The Diwali festival affected the base oil market in certain Asian countries, leading to limited activity. Meanwhile, in other countries, buyers exercised caution due to the decrease in crude oil and fuel prices following the Israel-Hamas war. This decline has raised hopes that feedstock trends will impact base oil values in the upcoming weeks. The spot ranges for API Group II and Group III have indeed experienced slight downward adjustments due to abundant supplies, weakening demand, and lower feedstock prices.
Base Oil Trends In China
The Asia-Pacific Economic Cooperation conference in San Francisco garnered market attention, particularly the meeting between U.S. President Joe Biden and China’s President Xi Jinping. While there were no high hopes that the talks would ease trade tensions between the two countries, Biden claimed it was the “most productive” conversation they had in a while. According to The New York Times, Biden made small agreements to resume military communications and urged China to limit its exports of fentanyl and related chemicals. China aimed to attract more foreign investors, as many businesses have left the country recently. However, Taiwan remained a contentious issue, and no resolution was expected to be reached during the meeting.
China’s domestic base oil production has grown in recent years with the establishment of new plants. However, one supplier faced reduced output levels this month due to feedstock supply issues. Despite this, China has become less reliant on base stock imports, thanks to the increased capacity and availability of domestic products.
Nevertheless, China still faces a deficit of heavy-grade base oils, particularly in the Group I category. To meet this demand, China continues to import heavy grades from other countries in the region. The demand for heavy grades has weakened due to seasonal patterns and the substitution of Group I cuts with Group II grades.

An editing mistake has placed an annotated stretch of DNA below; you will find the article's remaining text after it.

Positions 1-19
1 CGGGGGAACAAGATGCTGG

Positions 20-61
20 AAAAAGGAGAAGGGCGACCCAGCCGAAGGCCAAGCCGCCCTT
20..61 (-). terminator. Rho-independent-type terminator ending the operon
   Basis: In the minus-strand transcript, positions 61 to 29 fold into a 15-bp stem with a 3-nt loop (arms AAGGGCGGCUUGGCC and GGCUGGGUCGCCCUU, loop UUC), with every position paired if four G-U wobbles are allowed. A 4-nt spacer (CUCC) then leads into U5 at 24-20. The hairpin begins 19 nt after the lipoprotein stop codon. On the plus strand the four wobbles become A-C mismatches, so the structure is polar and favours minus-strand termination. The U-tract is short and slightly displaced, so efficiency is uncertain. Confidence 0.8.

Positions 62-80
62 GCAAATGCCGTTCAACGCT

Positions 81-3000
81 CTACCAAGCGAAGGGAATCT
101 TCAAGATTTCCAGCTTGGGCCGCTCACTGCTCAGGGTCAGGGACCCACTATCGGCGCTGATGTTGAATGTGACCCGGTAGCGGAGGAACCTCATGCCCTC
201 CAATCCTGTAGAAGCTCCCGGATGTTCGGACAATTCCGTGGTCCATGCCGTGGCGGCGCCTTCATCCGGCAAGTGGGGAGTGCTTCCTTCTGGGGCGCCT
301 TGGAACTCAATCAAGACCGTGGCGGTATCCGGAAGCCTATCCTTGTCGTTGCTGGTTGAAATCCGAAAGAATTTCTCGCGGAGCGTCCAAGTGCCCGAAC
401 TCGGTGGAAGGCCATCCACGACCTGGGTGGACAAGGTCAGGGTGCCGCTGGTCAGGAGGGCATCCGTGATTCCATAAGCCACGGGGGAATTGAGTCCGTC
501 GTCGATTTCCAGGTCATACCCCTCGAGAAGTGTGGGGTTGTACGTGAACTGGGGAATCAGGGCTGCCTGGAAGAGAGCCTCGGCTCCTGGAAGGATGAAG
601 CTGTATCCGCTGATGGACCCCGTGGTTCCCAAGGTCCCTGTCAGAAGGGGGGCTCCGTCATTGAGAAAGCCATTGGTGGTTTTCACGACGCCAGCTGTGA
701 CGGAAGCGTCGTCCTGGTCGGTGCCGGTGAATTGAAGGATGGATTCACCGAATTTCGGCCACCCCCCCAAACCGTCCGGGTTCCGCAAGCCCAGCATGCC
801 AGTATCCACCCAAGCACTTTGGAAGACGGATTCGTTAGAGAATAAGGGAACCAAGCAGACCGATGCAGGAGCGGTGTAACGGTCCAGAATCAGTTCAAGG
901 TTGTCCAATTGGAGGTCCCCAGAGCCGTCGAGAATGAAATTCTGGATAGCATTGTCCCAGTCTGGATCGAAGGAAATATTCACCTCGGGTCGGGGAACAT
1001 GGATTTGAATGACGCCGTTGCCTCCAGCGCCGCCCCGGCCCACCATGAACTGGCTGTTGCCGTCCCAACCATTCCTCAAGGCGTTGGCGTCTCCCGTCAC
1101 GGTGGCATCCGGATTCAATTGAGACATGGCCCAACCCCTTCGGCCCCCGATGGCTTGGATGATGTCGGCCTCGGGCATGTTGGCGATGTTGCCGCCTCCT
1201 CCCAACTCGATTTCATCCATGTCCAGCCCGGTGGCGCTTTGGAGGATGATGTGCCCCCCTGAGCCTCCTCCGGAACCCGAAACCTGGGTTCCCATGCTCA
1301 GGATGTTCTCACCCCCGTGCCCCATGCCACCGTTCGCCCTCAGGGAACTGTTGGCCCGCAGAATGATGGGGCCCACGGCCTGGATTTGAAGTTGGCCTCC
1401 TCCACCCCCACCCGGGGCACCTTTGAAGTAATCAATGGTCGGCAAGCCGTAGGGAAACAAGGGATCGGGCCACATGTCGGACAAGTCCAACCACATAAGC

Throughout the week, several import cargoes were discussed, including shipments from South Korea, Singapore, and Daesan to various destinations in China. These shipments are expected to take place in November and December, covering different tonnage amounts. Overall, China’s base oil market demonstrates a mix of domestic production growth and the ongoing need for imports to fulfill specific grade requirements.
Base Oil Trends In India
Trading in India has been subdued during the week due to the celebration of Diwali, resulting in lower demand for base oils. Spot prices were driven up before the holiday as blenders prepared for increased demand and procured higher volumes. However, with the holiday ending, demand is expected to weaken, especially as lubricant consumption tends to decline towards the end of the year. The slip in fuel prices has further fueled consumers’ hopes of falling base oil values, leading to delayed purchases.
During the last quarter of the year, India typically receives significant quantities of Group II base oils from the U.S. and the Middle East. Producers aim to reduce inventories by offering attractive pricing for export destinations. However, this year, U.S. producers have managed to keep inventories low, resulting in fewer cargoes available in the market.